Note­book: Javier Aguirre steps down as Mex­ico coach

move ex­pected af­ter neg­a­tive re­marks, early Cup exit

Austin American-Statesman - - SPORTS - By Kevin Bax­ter

JO­HAN­NES­BURG, South Africa — Three days af­ter laud­ing the fu­ture of Mex­i­can soc­cer, Javier Aguirre said he wasn’t stick­ing around to be a part of it.

Aguirre ap­peared at a packed news con­fer­ence in Mex­ico City on Wed­nes­day to an­nounce he was step­ping down as coach of the Mex­i­can na­tional team, which bowed out of the World Cup in the sec­ond round for the fifth time in as many tries.

“The first per­son re­spon­si­ble is me. I be­lieve that I have to re­sign my job,” Aguirre said. “It’s the most hon­est so­lu­tion, the fairest and it’s some­thing I Javier Aguirre took over the Mex­i­can team 15 months ago, when El Tri was in dan­ger of fail­ing to qual­ify for the World Cup. have to do.”

The news was no sur­prise. Aguirre caused a stir in Mex­ico in Fe­bru­ary when, dur­ing an in­ter­view, he spoke in vul­gar terms about the coun­try and its nar­cotics-fu­eled crime rate, say­ing that was why he was leav­ing his fam­ily in Europe.

Aguirre was forced to make a pub­lic apol­ogy and it ap­peared clear then he would not be asked to re­turn de­spite the re­mark­able job he did in get­ting Mex­ico to the World Cup.

One pos­si­ble choice to re­place him will be for­mer Club Amer­ica coach Je­sus “Chu­cho” Ramirez be­cause the core of the na­tional team is made up of play­ers Ramirez guided to the 2005 U-17 world ti­tle.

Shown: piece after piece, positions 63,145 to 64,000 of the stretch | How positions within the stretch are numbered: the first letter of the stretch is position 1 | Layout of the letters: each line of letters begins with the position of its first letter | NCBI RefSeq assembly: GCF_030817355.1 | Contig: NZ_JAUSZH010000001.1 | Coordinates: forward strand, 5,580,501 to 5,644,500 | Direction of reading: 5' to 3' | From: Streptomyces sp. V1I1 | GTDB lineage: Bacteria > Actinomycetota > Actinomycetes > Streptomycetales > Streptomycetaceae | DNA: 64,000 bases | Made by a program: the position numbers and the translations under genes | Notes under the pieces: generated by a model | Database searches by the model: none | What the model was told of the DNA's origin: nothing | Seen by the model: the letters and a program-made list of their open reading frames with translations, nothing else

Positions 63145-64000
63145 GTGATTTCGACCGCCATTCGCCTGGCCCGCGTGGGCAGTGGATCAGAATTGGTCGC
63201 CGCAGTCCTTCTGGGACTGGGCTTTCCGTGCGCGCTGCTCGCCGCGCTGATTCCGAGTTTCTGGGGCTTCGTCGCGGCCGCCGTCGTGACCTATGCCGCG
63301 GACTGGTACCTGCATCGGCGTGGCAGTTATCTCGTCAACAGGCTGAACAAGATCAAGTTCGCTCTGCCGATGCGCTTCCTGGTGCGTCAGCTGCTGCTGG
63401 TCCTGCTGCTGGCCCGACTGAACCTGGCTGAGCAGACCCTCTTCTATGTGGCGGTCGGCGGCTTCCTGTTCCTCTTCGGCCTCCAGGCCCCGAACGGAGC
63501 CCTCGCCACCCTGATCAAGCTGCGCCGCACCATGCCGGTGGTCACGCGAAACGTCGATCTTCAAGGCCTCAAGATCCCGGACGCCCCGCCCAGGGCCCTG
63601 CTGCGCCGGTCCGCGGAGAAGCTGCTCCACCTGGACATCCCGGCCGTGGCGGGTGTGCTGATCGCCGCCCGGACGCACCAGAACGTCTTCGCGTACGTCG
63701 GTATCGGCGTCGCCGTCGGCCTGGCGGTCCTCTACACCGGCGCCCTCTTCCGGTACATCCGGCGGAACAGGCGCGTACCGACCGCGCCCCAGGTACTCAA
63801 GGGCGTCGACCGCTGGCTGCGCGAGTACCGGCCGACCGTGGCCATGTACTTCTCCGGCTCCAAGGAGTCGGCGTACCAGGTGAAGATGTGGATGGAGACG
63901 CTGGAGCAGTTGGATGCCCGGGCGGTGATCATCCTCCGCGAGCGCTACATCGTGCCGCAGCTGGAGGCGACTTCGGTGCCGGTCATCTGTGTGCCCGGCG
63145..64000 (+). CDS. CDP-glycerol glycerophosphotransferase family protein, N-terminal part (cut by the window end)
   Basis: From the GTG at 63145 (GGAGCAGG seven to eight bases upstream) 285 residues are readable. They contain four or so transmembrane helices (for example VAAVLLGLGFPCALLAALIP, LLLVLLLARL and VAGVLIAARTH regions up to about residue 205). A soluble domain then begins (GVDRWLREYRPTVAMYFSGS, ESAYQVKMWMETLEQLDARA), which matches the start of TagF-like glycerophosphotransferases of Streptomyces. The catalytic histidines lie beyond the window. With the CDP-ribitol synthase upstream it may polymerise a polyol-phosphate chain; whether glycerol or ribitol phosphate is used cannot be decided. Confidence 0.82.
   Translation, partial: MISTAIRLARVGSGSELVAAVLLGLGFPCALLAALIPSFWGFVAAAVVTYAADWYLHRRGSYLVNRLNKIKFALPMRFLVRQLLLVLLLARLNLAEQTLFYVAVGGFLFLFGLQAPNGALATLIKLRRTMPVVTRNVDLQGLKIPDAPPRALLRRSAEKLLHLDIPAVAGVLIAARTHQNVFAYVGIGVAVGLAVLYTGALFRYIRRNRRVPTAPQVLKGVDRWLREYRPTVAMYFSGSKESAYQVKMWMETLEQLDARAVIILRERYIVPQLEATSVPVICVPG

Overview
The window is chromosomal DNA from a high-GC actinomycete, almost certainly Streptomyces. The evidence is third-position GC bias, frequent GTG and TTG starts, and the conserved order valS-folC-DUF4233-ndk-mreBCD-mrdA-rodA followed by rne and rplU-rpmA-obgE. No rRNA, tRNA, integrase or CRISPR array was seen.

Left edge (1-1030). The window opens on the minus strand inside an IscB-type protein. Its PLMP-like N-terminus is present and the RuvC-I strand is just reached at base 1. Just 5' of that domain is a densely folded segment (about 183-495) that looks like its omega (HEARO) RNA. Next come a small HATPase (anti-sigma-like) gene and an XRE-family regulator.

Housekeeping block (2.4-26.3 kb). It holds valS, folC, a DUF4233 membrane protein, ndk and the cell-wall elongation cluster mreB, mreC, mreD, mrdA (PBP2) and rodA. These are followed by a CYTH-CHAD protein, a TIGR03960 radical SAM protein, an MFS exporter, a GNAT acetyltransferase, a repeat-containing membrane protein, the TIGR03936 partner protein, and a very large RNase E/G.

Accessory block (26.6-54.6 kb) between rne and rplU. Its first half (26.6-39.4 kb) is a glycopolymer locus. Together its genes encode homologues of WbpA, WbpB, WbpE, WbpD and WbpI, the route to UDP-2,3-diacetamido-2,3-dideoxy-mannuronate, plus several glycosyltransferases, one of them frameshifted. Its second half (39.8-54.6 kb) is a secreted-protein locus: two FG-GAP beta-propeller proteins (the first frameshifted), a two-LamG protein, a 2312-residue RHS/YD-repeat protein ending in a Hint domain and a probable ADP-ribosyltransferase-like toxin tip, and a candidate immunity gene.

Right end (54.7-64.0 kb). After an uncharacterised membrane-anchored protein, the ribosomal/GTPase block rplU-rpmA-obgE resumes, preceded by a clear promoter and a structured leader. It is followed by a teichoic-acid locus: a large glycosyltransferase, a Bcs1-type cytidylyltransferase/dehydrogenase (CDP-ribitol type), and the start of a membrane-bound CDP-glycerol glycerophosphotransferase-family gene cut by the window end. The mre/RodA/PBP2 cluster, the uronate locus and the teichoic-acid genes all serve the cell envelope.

Aguir re, who coached Mex­ico to the sec­ond round of the World Cup in 2002 and who played for El Tri in the 1986 tour­na­ment, took over 15 months ago with the team in dan­ger of fail­ing to qual­ify for the Cup for the first time in 28 years.

He im­me­di­ately turned things around, and three months later Mex­ico crushed the United States 5-0 in East Ruther­ford, N.J., to win the Gold Cup.

Mex­ico’s fifth coach since the last World Cup, Aguirre’s an­nual salary was ru­mored to be nearly $4 mil­lion, which, if true, would have made him the third-high­est-paid na­tional team coach in the world.

Aguirre, whose last two jobs were with Span­ish club teams Osasuna and Atletico de Madrid, has said he’d like to re­turn to Europe.

Guillermo Arias

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